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Transformation BP 180112 2

Transformation BP 180112 2

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Published by: Bruegel on Feb 02, 2012
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In the phase after their installation, most stations for newly introduced low-carbon
fuels(suchashydrogen,exchangeablebatteries,biofuels,naturalgas)willseelimited
use.Duetotheinitiallowload,moststationsmightonlybeabletocovertheirvariable
costs in the first decade. Without a clear prospect of recovery of their fixed costs,
private companies would refrain from installing new fuelling stations. Public funding
could compensate for the initial investment cost. A sufficient network of hydrogen
fuellingstationswould,forexample,involveabout1000newfuelstationsinGermany
alone,accordingtoindustryexperts.Ataunit-costof€1million40

,thiswouldaddupto

aninvestmentof€1billioninGermany.

Onecouldenvisagedifferentapproachesforsourcing/channellingthismoney.Itmight
be a direct subsidy. Alternatively, it could be organised by placing obligations on
existing suppliers to provide clean fuels (eg the German implementation of the EU
biofuelsdirective41

)orbyimplicitcross-subsidiesfromfossil-fuelconsumers(suchas
Germanfeed-intariffsforelectricitygeneratedfromrenewablesources).

Whateverthefundingapproach,threeissueswouldarise:

First, due to the initial low density of fuel stations, there would be a lack of (local)
competition. Consequently, each fuel station would have an interest in exercising

THE GREAT TRANSFORMATION

82

40. According to the NextHyLights (2010) study, the investment cost of ‘Small fuelling stations (100 kg/day)’ is
€570,000,of‘Mediumsizefuellingstation(300kg/day)’is€670,000andof‘Largefuellingstations(1,000kg/day)’
is€1,930,000.

41. Directive2003/30/EConthepromotionoftheuseofbiofuelsandotherrenewablefuelsfortransportstipulatedthat
by20105.75percentoftransportfossilfuelsshouldbereplacedwithbiofuels.Germany,forexample,implemented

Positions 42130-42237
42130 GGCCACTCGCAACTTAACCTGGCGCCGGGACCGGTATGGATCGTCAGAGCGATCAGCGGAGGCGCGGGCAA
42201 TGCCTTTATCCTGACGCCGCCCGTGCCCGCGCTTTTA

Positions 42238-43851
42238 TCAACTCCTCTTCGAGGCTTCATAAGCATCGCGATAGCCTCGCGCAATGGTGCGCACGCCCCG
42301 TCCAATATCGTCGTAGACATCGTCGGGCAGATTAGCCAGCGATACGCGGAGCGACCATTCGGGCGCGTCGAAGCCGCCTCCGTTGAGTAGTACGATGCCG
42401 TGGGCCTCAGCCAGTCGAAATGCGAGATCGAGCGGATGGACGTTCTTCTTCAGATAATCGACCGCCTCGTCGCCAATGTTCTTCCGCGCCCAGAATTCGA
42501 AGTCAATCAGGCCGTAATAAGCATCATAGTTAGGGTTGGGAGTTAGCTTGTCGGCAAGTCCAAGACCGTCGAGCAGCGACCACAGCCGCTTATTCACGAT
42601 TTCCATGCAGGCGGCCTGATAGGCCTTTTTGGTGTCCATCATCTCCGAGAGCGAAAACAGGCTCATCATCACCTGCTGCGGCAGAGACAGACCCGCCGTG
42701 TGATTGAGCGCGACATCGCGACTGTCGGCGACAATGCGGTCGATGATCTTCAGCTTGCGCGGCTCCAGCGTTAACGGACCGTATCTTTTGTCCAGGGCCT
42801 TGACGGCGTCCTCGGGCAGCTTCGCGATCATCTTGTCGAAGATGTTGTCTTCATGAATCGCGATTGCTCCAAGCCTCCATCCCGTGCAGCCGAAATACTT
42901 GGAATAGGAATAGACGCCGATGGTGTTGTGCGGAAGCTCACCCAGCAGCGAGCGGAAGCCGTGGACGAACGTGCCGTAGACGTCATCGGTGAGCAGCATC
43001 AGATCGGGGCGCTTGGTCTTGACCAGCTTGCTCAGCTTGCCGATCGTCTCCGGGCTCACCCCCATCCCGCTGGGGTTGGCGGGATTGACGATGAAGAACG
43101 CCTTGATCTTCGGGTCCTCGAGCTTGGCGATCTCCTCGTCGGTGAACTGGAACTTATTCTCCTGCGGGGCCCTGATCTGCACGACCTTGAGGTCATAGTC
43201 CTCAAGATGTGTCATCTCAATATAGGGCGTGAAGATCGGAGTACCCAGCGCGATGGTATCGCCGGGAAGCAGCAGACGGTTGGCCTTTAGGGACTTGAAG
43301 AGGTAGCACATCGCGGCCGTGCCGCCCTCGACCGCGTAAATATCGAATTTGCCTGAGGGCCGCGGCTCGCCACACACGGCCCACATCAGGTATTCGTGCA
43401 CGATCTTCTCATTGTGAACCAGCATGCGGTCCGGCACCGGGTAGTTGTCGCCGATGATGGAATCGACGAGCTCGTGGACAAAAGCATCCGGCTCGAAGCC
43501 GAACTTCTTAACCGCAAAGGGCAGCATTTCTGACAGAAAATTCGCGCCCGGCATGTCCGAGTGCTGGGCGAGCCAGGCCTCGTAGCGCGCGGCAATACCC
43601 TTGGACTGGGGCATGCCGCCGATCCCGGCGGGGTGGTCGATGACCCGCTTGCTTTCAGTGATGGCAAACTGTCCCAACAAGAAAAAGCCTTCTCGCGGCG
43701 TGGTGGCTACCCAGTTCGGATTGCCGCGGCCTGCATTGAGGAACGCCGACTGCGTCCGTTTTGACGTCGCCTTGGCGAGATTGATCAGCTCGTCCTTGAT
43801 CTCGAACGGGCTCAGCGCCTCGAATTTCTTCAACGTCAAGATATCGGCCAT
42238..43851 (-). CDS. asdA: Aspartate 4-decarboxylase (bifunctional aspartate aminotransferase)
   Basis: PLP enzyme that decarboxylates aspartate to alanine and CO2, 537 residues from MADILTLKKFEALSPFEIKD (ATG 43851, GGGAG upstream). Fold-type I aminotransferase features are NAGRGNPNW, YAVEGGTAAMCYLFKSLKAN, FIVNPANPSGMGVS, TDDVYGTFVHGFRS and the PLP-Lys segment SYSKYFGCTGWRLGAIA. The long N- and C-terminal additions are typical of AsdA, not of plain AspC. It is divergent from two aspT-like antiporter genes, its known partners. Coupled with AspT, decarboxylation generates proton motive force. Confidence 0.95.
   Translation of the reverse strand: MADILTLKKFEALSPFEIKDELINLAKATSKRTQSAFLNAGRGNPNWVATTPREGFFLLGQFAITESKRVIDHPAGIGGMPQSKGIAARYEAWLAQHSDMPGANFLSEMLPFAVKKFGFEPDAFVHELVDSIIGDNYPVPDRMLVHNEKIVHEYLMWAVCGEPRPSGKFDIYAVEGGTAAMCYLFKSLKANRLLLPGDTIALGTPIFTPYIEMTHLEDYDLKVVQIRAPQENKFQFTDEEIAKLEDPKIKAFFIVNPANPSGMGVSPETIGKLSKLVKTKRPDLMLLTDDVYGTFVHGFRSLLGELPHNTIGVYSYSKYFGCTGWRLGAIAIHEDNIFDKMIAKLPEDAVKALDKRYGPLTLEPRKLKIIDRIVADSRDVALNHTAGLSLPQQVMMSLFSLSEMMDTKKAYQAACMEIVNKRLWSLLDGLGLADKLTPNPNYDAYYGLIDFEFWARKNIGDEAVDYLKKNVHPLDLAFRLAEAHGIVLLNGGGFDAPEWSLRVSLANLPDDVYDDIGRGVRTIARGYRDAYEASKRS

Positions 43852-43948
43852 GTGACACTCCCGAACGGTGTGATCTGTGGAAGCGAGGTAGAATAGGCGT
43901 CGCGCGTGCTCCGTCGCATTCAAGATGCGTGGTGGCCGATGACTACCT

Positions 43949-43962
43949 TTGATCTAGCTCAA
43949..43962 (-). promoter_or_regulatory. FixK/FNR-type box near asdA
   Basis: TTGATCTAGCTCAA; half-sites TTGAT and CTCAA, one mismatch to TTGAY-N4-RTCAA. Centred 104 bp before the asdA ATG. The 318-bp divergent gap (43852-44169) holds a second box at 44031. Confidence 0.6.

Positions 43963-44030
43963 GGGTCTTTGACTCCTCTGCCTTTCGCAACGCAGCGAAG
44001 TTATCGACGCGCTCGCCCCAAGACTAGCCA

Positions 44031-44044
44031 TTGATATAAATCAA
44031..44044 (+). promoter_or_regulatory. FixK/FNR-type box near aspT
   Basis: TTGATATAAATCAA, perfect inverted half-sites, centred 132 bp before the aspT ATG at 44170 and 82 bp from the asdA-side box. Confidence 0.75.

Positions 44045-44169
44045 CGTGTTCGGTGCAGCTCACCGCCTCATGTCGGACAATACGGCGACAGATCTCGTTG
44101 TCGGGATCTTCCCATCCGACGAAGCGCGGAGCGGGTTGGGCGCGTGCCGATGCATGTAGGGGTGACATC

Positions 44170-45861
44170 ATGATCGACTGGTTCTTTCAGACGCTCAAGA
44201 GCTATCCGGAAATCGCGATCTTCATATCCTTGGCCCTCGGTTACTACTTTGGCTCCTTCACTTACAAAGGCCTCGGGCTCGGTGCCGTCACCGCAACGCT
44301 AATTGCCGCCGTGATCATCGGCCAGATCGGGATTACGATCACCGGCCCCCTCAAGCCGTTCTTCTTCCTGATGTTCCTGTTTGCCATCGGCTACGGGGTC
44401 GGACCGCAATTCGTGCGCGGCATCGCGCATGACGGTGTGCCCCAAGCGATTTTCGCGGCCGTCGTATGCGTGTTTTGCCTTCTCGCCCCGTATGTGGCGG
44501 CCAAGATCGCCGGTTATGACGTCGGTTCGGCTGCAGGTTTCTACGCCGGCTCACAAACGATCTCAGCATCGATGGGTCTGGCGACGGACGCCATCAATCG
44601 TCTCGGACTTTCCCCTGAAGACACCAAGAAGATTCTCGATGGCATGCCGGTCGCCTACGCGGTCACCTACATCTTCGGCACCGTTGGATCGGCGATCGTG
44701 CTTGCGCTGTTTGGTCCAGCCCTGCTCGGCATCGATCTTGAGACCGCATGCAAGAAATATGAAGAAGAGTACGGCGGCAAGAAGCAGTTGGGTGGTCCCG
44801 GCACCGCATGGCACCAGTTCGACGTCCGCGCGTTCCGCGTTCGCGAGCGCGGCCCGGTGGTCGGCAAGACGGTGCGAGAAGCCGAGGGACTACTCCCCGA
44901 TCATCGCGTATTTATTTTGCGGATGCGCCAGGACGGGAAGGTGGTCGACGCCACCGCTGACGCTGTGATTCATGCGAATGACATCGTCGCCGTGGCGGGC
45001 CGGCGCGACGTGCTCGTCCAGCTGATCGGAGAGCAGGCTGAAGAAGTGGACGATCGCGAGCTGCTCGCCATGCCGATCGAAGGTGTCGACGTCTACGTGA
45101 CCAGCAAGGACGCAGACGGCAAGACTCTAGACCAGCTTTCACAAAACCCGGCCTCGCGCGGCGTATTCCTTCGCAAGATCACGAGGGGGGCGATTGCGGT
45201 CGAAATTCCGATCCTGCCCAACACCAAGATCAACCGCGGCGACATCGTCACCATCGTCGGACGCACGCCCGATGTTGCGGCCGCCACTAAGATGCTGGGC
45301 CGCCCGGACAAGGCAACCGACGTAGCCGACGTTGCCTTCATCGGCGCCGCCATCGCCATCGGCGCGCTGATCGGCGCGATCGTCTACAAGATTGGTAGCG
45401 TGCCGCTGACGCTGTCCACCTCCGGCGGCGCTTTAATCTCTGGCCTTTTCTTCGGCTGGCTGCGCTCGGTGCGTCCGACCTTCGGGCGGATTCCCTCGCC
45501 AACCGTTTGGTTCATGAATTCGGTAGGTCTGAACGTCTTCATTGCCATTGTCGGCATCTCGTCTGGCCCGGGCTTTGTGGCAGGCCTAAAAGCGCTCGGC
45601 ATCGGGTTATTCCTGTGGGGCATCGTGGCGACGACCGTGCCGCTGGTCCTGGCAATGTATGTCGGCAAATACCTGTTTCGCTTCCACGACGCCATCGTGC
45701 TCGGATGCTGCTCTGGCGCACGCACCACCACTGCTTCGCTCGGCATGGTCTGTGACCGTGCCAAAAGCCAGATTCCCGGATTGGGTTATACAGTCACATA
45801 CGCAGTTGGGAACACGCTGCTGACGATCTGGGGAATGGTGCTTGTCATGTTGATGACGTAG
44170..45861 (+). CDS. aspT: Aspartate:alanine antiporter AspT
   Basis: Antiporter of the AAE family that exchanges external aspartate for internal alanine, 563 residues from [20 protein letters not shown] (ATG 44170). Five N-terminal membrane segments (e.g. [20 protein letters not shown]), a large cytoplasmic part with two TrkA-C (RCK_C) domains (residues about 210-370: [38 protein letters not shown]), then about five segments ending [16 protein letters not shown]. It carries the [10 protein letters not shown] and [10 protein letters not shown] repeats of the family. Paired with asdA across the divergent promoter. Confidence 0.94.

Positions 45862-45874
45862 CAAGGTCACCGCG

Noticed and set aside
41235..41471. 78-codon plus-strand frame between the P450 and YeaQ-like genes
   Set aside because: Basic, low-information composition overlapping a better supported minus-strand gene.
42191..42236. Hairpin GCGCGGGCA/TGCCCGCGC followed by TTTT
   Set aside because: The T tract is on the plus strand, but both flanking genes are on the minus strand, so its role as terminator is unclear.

thedirectivebyobligingallfueloutletstocomplywiththis(tradable)quota(Biokraftstoffquotengesetz,2007).

marketpowerbysettingfuelpricessignificantlyabovetheirmarginalcosts.Thiscould
lead to high fuel prices and consequently low penetration of FCEVs42

. Thus, the state
would need to regulate prices in order to ensure the optimal uptake of the new
technology.Thisischallenginginsuchanewmarket.Duetothedifferentloadfactors
of the fuel stations, the variable cost per unit of fuel (eg labour cost) would vary
significantly. Thus, the optimal fuel price is different at each location, which makes
regulation difficult. That is, even if the state supports the deployment of new fuel
stationsitcouldthennotsimplyletcompetitionworktodeterminetheoptimalprices.

Second, there are a number of individual transport technologies claiming that
infrastructure is the missing ingredient preventing them becoming a competitive
solution to the clean-transport challenge. Compressed natural gas, liquefied natural
gas,electricity,batteryswitching,hydrogenandothersarecompetingforinfrastructure
roll-out support. Funding for refuelling infrastructure for all of these technologies is
unlikely because of the high cost and because only some of the technologies will
ultimatelyprovesuccessful.

Third,inthecurrentenvironmentoftheeconomicandfinancialcrisis,directfinancial
commitmentsthatriskleadingtovisiblefailures(unusedfuelstations)mightbevery
unpopular.

Consequently,directsubsidies,orindirectfinancethroughhigherfossilfuelprices,
for fuelling stations for a certain technology will be very difficult to implement
politically.

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